While Canadian Prime Minister Justin Trudeau was among the first world leaders to congratulate U.S. President-elect Joe Biden on his electoral victory in November, Mexican President Andrés Manuel López Obrador was among the last. With Biden slated to take office on Jan. 20, what can be expected of the future of North American relations, and which issues will take center-stage? Is a so-called Three Amigos Summit, which brings together the three countries’ presidents, likely to happen anytime soon? How is the security situation and economic outlook for the region changing North American relations?
Gerónimo Gutiérrez Fernández, senior advisor at Covington & Burling and former Mexican ambassador to the United States: “From a structural or strategic point of view, North America has a great opportunity ahead even if it now faces a difficult context or tactical challenges. This opportunity lies in the restructuring of world supply chains as well as the present geopolitical context. North America benefits from having a new trade agreement in place (USMCA), as well as security interests that are by and large aligned. As we have seen during the last years, the idea of North America as an economic region and a security perimeter has been quite resilient, because it benefits the three countries. I hope this will be more important than any difference that the leaders might have. Roughly 15 years ago, the first North American Leaders’ Summit took place in Waco, Tex., and I believe the meetings have been useful and should continue. They provide a space to align visions, establish priorities, instruct bureaucracies to work on them and conduct follow-ups, something that is always important. There are six key issues that I believe can be addressed: post-Covid economic recovery, supply chain security and resiliency, regional infrastructure and competitiveness, cooperation on climate change, security in the present geopolitical context and regional labor mobility and work force development. I am not naïve, and I expect that there will be some resistances in the three countries. However, it is clearly in the best interest of the three partners to again pursue a North American agenda.”
Christopher Sands, director of the Canada Institute at the Wilson Center and director of the Center for Canadian Studies at Johns Hopkins University SAIS: “After four difficult years working with U.S. President Donald Trump, Canadian Prime Minister Justin Trudeau and Mexican President Andrés Manuel López Obrador will find the 46th president of the United States, Joseph Biden, to be more open to dialogue and partnership. However, the Biden administration will also be constrained by the closely divided U.S. Congress, a judiciary growing more skeptical of governing by executive orders and administrative law. The 2020 election confirmed that Americans remain politically polarized. In his personnel choices, Biden has signaled a restoration of the Washington establishment. This experienced and generally centrist team will bring welcome competence. The implementation of the United States-Mexico-Canada Agreement (USMCA) will proceed with strong bipartisan support. Joint border restrictions adopted with Canada and Mexico will continue and slow the spread of Covid-19. There is now potential for increased regional cooperation in vaccine production and distribution. Yet the USMCA allows domestic set-asides (‘Buy American’ provisions) in stimulus spending and border adjustment taxes on imports from jurisdictions with lower carbon pricing systems, two areas where the North American countries could clash. North American regionalism often stalls when one of the three leaders is a ‘reluctant amigo.’ During the Obama years, the role was played by Canada’s Stephen Harper; during the Trump years, it was Trump himself. In the Biden years, AMLO seems to be auditioning for the part. Biden may renew annual North American Leaders’ Summits, set a friendlier tone and honor U.S. commitments to both neighbors. After 2020, these modest changes from Washington will be welcomed in Ottawa and Mexico City.”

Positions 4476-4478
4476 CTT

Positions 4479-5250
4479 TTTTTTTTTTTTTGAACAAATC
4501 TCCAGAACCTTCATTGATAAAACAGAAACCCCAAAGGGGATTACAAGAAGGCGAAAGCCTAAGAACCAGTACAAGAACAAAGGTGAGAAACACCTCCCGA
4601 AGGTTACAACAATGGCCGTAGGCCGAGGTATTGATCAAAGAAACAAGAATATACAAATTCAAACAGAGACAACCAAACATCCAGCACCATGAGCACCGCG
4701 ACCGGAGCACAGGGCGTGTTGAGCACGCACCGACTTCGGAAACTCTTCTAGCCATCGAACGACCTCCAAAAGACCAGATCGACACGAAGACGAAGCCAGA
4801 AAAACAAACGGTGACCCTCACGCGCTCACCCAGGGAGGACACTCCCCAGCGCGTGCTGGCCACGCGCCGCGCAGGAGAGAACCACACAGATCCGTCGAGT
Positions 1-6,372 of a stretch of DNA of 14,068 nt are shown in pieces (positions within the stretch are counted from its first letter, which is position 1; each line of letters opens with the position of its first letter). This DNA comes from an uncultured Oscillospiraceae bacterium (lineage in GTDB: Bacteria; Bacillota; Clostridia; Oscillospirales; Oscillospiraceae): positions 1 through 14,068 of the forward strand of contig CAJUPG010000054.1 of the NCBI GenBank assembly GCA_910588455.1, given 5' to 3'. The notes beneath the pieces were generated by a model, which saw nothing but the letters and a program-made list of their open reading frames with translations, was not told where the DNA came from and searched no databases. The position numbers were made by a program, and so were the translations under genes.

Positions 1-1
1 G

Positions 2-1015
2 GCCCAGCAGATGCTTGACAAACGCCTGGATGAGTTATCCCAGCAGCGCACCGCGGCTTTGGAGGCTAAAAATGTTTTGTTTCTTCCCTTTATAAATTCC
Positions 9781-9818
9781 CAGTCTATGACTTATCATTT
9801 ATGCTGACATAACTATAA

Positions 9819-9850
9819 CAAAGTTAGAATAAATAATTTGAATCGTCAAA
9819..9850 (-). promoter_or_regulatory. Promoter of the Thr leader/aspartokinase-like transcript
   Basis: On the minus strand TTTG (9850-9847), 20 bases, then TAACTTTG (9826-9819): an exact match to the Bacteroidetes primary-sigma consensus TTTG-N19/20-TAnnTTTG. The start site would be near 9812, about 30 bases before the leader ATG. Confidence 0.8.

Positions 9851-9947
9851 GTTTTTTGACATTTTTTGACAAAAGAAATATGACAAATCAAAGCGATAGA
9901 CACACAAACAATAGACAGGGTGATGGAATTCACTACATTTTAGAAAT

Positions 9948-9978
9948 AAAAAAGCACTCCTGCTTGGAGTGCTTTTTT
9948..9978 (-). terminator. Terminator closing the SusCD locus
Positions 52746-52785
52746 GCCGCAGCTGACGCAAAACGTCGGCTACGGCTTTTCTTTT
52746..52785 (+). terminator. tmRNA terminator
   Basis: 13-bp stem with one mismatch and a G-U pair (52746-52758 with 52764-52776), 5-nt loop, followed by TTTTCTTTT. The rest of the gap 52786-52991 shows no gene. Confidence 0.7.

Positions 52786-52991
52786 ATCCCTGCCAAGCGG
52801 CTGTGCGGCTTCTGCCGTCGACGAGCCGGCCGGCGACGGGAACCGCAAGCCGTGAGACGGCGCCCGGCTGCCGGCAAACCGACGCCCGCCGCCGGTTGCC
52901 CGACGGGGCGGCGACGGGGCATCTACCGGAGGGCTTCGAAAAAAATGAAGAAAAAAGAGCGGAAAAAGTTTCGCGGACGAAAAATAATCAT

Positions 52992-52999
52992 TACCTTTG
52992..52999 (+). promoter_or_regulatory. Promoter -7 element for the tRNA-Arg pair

Rebecca Bill Chavez, nonresident senior fellow with the Peter D. Bell Rule of Law program at the Inter-American Dialogue and former U.S. deputy assistant secretary of defense for Western Hemisphere affairs: “Joe Biden understands the importance of the North America partnership, and he will act quickly to rebuild and strengthen U.S. relationships with both Canada and Mexico. The president-elect knows that the United States cannot act on its own to effectively address today’s urgent national security challenges that transcend borders, including pandemics, climate change and irregular migration. One of the first steps to tackle these complex challenges will be to re-establish the trilateral North American Leaders’ Summit, a forum for crafting a shared agenda that will include the coronavirus crisis and climate change. In the case of energy and climate cooperation, the United States, Canada and Mexico can use the summit framework to harmonize environmental regulations to reduce greenhouse gas emissions and to set targets on clean energy development. The devastating impact of Covid-19 also illustrates the importance of cross-border intergovernmental collaboration. Whereas Trump responded with ineffective and cruel border policies and restrictions, including the CDC order banning the entry of asylum seekers, we can expect Biden to revive the Global Health Security Agenda and the North American Plan for Animal and Pandemic Influenza, which will strengthen domestic and regional preparedness through rapid information sharing, research and development, and vector-control. Such close coordination was critical to containing the H1N1 virus that originated in Mexico in 2009, ultimately saving thousands of lives and mitigating the pandemic’s economic impact. Biden has also committed to restoring funding to the World Health Organization and the Pan American Health Organization, which play critical roles in helping nations respond to Covid-19.”